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Program helps police find stolen goods
Monday, September 24, 2012
By DEBBIE HALL - Bulletin Staff Writer
The Henry County Sheriff’s Office hopes to continue participating in an online service that uses electronic tracking and an online clearinghouse to track — and increase the likelihood of recovering — stolen property.
Sheriff Lane Perry said he will ask the Henry County Board of Supervisors to use $3,100 of its contingency fund to pay for his office to use LeadsOnline for the remainder of the fiscal year.
A nationwide, technology-driven company, LeadsOnline, provides a number of different services to authorities, including an online investigation system that collects information about transactions at scrap metal dealers, secondhand stores, pawn shops and others, Perry said.
The information is assimilated into a searchable database, which makes it easier to locate stolen goods and recover them, he said.
“We were given a free trial subscription to the services, and we have been experimenting with them,” Perry said.
If the supervisors approve Perry’s request to continue the subscription through the end of June 2013, he said his office will find the funds to pay the more than $5,000 annual subscription costs in future years.
“Right now, we want to look at it a little bit longer to determine whether it is worth the cost,” the sheriff said.
During the short-term trial subscription, Perry said the program appears promising.
Henry County Sheriff’s Lt. Ben Rea said local authorities have recovered an Apple mp3 player from Denver, Colo., and a 19-inch Sylvania TV that was reported stolen in Martinsville.
However, unless the two jurisdictions worked jointly on a case, the county’s subscription could not be used to track items stolen in Martinsville, Rea said. The county subscription would only cover sheriff’s office employees in the county, he added.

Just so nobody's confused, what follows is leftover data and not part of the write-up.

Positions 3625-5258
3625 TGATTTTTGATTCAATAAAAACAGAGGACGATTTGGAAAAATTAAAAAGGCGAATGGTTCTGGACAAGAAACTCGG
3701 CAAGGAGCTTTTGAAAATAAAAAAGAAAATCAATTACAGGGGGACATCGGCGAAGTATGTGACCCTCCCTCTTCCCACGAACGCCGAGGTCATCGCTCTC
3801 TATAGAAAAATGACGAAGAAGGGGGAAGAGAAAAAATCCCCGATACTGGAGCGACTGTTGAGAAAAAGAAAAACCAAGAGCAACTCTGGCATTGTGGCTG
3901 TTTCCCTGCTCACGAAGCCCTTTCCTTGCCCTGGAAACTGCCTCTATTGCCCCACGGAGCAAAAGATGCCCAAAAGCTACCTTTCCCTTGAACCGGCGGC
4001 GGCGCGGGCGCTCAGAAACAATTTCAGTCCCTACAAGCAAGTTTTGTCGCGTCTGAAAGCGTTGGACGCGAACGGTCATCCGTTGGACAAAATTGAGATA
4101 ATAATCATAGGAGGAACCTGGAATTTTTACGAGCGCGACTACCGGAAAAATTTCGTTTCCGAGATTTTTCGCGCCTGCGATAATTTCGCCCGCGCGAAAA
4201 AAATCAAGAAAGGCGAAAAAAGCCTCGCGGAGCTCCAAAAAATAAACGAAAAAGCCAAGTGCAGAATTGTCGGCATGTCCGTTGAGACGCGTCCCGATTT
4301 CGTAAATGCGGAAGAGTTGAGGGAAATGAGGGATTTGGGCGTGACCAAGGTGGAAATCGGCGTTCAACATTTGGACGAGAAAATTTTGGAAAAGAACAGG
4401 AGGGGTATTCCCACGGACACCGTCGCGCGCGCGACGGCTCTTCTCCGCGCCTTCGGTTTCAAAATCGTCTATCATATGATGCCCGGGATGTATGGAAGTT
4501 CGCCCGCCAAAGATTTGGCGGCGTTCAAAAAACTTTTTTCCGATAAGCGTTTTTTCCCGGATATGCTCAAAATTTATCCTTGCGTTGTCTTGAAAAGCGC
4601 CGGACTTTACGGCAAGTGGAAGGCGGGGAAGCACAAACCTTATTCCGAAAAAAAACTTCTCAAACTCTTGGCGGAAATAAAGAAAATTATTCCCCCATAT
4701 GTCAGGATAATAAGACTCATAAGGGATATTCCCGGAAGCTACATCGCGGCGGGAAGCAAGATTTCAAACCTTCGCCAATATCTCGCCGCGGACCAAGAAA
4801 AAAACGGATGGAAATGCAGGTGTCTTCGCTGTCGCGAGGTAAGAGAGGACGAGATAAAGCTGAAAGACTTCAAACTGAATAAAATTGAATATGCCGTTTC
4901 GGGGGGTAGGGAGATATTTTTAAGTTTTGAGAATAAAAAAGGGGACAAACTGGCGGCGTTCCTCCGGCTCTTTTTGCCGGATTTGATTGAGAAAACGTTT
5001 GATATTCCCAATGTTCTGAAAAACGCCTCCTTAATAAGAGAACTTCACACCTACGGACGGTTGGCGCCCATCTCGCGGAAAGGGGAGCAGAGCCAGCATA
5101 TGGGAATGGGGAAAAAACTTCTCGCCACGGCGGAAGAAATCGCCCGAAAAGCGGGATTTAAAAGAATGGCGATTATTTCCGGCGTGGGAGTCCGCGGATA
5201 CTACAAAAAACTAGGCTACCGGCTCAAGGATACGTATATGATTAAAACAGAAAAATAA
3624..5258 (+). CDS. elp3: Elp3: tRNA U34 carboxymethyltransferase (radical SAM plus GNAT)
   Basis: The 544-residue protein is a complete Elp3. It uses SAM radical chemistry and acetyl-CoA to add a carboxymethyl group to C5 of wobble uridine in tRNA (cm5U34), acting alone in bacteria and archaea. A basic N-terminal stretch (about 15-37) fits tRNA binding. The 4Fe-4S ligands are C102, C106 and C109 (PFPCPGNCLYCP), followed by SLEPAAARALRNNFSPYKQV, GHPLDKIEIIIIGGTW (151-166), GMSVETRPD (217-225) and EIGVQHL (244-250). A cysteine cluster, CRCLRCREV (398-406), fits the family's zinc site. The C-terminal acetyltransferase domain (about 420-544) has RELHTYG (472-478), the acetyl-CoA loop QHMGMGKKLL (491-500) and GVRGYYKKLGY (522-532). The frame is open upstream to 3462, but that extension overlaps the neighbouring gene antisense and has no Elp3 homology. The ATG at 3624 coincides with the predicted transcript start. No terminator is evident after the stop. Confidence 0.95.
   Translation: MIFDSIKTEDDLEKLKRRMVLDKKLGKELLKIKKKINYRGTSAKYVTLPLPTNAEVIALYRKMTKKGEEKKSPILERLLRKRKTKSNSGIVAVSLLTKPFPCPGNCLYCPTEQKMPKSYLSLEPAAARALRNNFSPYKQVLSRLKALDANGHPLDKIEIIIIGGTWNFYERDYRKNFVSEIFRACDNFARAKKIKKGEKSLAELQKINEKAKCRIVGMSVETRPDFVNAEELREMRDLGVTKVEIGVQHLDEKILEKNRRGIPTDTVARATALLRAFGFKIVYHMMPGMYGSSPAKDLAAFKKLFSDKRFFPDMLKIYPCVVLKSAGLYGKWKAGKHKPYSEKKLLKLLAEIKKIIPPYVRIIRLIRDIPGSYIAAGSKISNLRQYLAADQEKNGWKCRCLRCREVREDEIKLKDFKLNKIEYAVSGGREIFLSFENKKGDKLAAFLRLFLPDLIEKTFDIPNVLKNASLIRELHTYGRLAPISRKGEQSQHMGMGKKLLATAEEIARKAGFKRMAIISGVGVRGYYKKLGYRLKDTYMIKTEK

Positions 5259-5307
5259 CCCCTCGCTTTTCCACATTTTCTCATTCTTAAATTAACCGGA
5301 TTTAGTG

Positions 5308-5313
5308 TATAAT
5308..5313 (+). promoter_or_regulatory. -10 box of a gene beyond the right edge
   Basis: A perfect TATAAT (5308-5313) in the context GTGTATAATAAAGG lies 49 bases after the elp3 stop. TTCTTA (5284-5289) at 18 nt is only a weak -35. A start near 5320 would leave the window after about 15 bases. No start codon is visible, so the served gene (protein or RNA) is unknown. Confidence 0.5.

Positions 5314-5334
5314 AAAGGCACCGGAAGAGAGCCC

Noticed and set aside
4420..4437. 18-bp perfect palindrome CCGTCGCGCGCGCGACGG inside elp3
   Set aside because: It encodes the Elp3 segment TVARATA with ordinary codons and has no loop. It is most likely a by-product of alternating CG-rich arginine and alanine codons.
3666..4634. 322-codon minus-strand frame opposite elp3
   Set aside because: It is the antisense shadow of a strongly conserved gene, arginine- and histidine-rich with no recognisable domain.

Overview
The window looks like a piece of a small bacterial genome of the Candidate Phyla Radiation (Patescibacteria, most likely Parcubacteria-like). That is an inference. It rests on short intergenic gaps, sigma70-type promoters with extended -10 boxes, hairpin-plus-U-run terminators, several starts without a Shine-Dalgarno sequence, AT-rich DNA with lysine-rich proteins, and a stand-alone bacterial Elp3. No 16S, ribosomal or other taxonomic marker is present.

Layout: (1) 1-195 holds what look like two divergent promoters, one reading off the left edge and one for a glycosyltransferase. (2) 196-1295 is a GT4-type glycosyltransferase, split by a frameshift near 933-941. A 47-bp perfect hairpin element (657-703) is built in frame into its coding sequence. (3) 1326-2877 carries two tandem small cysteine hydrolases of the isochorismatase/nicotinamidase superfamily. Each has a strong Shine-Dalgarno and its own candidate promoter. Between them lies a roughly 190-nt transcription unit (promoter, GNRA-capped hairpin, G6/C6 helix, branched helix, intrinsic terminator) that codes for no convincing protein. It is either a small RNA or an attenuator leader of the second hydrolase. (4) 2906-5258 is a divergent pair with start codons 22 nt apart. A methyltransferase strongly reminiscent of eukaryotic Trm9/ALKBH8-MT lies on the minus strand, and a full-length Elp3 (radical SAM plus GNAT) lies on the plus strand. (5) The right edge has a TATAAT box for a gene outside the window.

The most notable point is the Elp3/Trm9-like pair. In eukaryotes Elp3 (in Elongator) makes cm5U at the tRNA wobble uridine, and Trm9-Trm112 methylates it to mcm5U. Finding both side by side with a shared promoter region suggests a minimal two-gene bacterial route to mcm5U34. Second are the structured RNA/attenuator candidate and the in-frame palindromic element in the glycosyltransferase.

Martinsville Police Capt. Eddie Cassady said the city has “been looking at doing this for about four years,” but they do not have the funds. He does not know what the program would cost the city. “It’s a great program,” he said.
Currently, Pittsylvania County is the closest participating jurisdiction, Rea said.
The cost of services is based on the number of employees in a particular law enforcement agency, Rea said.
The current tracking system is time-consuming and limited to the borders of Henry County, with county officers visiting a number of different businesses each day/week to pick up hard copies of individual transactions, according to Perry and Rea. Officers then must go through each copy by hand.
If the county continues its subscription, the company will provide a reporting system to county businesses, Perry said.
Vendors basically would continue to complete the hard copies of transactions, and then would submit all of that information online to the company, Perry said.
The company then takes those details about the transactions — as well as information about the sellers/buyers — and assimilates it into a database that participating law enforcement agencies can access and search in a number of ways, including key words, serial numbers and others, Perry said.
Stolen items can be electronically tracked through the system, as well as possible suspects, he added.
“When that information goes online, it becomes a database for us to search, and when we have a stolen item, especially one with a serial number, the system will automatically cross reference it for us” and alert authorities with updated information about the item, Perry said.
Perry said he anticipates the system will increase the chances of recovering stolen property and locating possible suspects.
Because the online system is nationwide, authorities also can track items across state lines, Rea said.
“One of the ways that we think it will benefit us is because we are so close to the North Carolina (state) line, and we do feel that a lot of stolen property is taken from Henry County into North Carolina,” Perry said. “This is a way of combating it. Technology is amazing nowadays.”